Interesting to me is that there is one AF joystick located at the corner of the screen. Solves the problem of needing one for each orientation, but feels like it's a compromise since it's not in an ideal spot either way you hold the camera, vs having two.
 

usern4cr

R5
CR Pro
Sep 2, 2018
1,210
2,070
Kentucky, USA
Well... and why not simply integrate a mechanism that turns the sensor (or the whole cage of the mount) in either portrait or landscape mode (with a button to do so) or would be able to determine horizontal/vertical position by itself with a switch... or a fixed cross shape sensor... or a square sensor... round sensor, etc. ?
I had the same idea (well, only about the rotating 3:2 ratio sensor). Look at all the effort, extra space & cost & weight to make the dual grip even bigger than it was before! If you're going to go to that much trouble for portrait shots without moving your hand position, you might as well just add a 90 degree rotation mechanism to the existing sensor module. Whatever extra space & weight & cost it required to do so would have to be much less than all the extra stuff this patent is adding! I'd expect that a rotating sensor design would be smaller & lighter than the existing dual grip approach once implemented properly. And then they're only be one way to hold the camera as the sensor would rotate as needed, and the bottom could be designed to attach to a tripod without interfering with a 2nd grip and they're be no need for any "L bracket"! I'd pay extra for that in a heartbeat!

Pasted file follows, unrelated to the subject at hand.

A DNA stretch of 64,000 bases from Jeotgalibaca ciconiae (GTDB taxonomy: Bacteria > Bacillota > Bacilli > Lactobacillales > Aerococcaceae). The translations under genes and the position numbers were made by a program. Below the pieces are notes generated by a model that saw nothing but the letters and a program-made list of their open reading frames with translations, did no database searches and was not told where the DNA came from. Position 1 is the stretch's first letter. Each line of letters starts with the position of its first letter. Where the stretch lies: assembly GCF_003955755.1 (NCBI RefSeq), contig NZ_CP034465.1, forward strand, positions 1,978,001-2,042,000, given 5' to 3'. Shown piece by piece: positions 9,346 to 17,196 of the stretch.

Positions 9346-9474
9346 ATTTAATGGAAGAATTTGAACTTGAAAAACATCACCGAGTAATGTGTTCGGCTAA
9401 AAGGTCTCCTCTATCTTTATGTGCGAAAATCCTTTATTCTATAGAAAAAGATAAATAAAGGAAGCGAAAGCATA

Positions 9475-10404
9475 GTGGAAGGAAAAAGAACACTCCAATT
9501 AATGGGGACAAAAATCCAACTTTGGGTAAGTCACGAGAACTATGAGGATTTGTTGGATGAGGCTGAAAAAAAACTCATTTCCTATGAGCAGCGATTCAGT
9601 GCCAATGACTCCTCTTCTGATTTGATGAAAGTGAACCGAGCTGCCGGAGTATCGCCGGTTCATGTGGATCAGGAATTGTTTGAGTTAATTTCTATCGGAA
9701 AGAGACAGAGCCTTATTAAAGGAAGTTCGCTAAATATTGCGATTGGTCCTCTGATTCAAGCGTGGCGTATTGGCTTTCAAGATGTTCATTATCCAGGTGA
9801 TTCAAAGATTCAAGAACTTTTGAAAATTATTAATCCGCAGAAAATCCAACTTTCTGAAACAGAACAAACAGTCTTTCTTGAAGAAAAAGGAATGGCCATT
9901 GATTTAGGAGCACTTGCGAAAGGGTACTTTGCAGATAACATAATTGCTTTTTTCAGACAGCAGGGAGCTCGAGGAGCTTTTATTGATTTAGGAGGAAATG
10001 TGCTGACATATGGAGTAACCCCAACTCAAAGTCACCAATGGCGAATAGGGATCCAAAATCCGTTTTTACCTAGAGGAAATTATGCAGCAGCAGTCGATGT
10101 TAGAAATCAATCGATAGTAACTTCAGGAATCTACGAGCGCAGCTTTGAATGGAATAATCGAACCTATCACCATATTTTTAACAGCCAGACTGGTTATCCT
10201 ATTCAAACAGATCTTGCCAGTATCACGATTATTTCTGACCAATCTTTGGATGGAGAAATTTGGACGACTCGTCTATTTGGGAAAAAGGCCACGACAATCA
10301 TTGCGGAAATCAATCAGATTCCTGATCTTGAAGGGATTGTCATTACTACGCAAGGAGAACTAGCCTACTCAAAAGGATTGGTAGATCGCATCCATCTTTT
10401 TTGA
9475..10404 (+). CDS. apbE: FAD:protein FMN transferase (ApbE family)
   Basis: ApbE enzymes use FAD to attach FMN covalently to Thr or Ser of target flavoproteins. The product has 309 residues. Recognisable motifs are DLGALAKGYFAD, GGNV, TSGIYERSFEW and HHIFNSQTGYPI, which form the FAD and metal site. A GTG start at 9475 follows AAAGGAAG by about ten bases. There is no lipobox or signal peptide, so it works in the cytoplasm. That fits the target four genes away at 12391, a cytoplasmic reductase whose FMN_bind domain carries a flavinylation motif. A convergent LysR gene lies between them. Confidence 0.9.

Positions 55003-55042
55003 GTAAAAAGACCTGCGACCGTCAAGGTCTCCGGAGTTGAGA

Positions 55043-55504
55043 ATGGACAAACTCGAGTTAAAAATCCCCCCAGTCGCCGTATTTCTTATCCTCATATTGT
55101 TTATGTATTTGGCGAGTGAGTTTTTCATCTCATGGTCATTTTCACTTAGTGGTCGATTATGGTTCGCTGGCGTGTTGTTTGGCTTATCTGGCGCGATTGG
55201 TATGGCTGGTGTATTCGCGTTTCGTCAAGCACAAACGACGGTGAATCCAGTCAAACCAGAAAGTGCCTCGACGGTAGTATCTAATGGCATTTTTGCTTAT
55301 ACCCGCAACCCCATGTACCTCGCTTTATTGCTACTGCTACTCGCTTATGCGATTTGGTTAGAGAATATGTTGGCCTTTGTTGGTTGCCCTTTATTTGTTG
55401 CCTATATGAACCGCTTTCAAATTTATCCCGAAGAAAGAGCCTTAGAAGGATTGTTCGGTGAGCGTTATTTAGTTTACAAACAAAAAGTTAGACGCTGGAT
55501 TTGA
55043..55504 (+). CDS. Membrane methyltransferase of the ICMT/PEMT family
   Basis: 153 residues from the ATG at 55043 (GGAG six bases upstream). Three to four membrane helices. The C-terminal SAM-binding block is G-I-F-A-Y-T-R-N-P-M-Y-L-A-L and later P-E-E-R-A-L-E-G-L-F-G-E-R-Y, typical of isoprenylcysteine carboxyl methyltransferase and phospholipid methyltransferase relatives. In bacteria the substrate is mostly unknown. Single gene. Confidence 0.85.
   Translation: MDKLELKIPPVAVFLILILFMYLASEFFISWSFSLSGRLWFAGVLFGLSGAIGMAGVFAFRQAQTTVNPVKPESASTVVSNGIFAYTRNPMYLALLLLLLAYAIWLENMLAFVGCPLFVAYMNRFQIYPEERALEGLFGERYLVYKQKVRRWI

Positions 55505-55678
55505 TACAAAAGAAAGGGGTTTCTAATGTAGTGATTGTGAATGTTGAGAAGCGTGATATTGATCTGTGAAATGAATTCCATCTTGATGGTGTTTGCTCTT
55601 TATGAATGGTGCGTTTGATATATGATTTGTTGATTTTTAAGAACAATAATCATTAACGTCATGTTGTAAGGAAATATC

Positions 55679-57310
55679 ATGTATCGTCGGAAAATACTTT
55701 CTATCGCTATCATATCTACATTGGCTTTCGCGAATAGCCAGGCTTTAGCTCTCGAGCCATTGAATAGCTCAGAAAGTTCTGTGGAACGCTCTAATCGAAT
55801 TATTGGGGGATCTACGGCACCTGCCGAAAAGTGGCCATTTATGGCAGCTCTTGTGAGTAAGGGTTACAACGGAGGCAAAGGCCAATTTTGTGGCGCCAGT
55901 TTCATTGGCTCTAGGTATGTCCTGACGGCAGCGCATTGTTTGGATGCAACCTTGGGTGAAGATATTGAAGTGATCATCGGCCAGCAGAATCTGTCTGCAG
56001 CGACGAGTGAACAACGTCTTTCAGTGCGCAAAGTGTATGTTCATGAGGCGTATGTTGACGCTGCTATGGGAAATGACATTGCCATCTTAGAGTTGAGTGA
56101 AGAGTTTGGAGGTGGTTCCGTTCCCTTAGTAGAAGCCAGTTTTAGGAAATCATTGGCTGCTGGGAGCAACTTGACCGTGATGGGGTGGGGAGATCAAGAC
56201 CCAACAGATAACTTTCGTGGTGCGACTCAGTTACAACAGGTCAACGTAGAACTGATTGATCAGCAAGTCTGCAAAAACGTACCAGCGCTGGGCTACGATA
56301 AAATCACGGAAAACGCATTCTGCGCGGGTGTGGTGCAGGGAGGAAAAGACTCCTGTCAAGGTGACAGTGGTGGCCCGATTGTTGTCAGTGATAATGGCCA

Of course, if the cost of a 3:3 sensor (36 x 36mm) could be made affordable in the future (something I don't know, but suspect might be possible), then simply making the existing 3:2 IBIS sensor into a 3:3 IBIS sensor would remove the need for a rotating sensor as well as the dual grip. That'd be the ideal choice if the extra cost of the enlarged sensor & IBIS module & body enclosure could be made to be the same (or less) as the extra cost of the existing bigger dual grip design. This design would work only if there was enough clearance in the existing R mount for the 3:2 portrait image to clear the mount pins at the bottom of the mount (also something I don't know as it'd be a close fit).

*EDIT* : I've since learned that many RF lenses have rectangularish panels at their mount, which would make it impossible to take advantage of a 3:2 FF vertical sensor area. So a 3:3 square sensor or a 90 degree rotating 3:2 sensor would both be worthless for portraits with those lenses. Therefore I now am giving up this idea and know I'll have to rotate by hand or else buy a dual grip body for portraits.